Validation of a hybrid life-cycle inventory analysis method
Source TitleJournal of Environmental Management
University of Melbourne Author/sCrawford, Robert
AffiliationArchitecture, Building and Planning
Document TypeJournal Article
CitationsCrawford, R. H. (2008). Validation of a hybrid life-cycle inventory analysis method. Journal of Environmental Management, 88 (3), pp.496-506. https://doi.org/10.1016/j.jenvman.2007.03.024.
Access StatusThis item is currently not available from this repository
ARC Grant codeARC/LP0667653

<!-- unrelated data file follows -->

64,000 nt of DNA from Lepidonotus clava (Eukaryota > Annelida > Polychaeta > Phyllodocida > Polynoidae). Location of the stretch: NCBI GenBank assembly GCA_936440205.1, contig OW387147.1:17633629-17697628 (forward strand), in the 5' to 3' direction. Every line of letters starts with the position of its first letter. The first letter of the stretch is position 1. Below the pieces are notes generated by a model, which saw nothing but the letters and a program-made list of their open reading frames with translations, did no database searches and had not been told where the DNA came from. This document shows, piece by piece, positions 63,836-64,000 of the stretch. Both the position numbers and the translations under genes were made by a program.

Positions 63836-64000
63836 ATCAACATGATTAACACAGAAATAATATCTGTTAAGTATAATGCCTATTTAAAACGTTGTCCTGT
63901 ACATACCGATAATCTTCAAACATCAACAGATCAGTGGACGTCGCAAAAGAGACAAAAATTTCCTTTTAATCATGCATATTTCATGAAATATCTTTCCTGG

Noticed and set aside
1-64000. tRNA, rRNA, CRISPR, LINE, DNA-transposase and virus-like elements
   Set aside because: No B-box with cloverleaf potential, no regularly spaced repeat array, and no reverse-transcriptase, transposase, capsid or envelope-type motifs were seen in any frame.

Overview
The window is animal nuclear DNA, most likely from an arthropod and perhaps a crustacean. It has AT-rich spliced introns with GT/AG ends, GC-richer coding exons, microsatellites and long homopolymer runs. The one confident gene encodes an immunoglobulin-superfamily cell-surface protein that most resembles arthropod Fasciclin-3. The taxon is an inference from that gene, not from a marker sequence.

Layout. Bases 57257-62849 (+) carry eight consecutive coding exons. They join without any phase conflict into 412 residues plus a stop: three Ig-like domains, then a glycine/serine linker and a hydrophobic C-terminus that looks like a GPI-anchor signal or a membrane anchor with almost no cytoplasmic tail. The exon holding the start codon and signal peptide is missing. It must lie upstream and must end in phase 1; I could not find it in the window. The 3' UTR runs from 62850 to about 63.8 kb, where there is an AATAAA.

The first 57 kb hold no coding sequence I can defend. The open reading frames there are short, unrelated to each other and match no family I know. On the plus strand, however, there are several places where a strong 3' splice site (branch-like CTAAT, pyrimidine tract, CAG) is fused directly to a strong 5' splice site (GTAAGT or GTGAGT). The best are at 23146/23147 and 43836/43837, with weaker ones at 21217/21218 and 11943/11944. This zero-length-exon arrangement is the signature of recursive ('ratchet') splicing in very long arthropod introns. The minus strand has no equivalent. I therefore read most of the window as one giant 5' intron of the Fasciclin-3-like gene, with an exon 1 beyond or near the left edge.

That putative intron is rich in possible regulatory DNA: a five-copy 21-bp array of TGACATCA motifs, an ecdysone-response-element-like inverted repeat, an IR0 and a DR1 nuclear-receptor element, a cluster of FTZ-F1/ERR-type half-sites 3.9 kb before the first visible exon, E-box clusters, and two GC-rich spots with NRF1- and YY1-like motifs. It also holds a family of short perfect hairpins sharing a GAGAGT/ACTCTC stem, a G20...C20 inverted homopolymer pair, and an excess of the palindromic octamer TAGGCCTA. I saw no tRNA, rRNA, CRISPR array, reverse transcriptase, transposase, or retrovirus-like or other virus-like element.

The life-cycle inventory analysis step of a life-cycle assessment (LCA) may currently suffer from several limitations, mainly concerned with the use of incomplete and unreliable data sources and methods of assessment. Many past LCA studies have used traditional inventory analysis methods, namely process analysis and input-output analysis. More recently, hybrid inventory analysis methods have been developed, combining these two traditional methods in an attempt to minimise their limitations. In light of recent improvements, these hybrid methods need to be compared and validated, as these too have been considered to have several limitations. This paper evaluates a recently developed hybrid inventory analysis method which aims to improve the limitations of previous methods. It was found that the truncation associated with process analysis can be up to 87%, reflecting the considerable shortcomings in the quantity of process data currently available. Capital inputs were found to account for up to 22% of the total inputs to a particular product. These findings suggest that current best-practice methods are sufficiently accurate for most typical applications, but this is heavily dependent upon data quality and availability. The use of input-output data assists in improving the system boundary completeness of life-cycle inventories. However, the use of input-output analysis alone does not always provide an accurate model for replacing process data. Further improvements in the quantity of process data currently available are needed to increase the reliability of life-cycle inventories.
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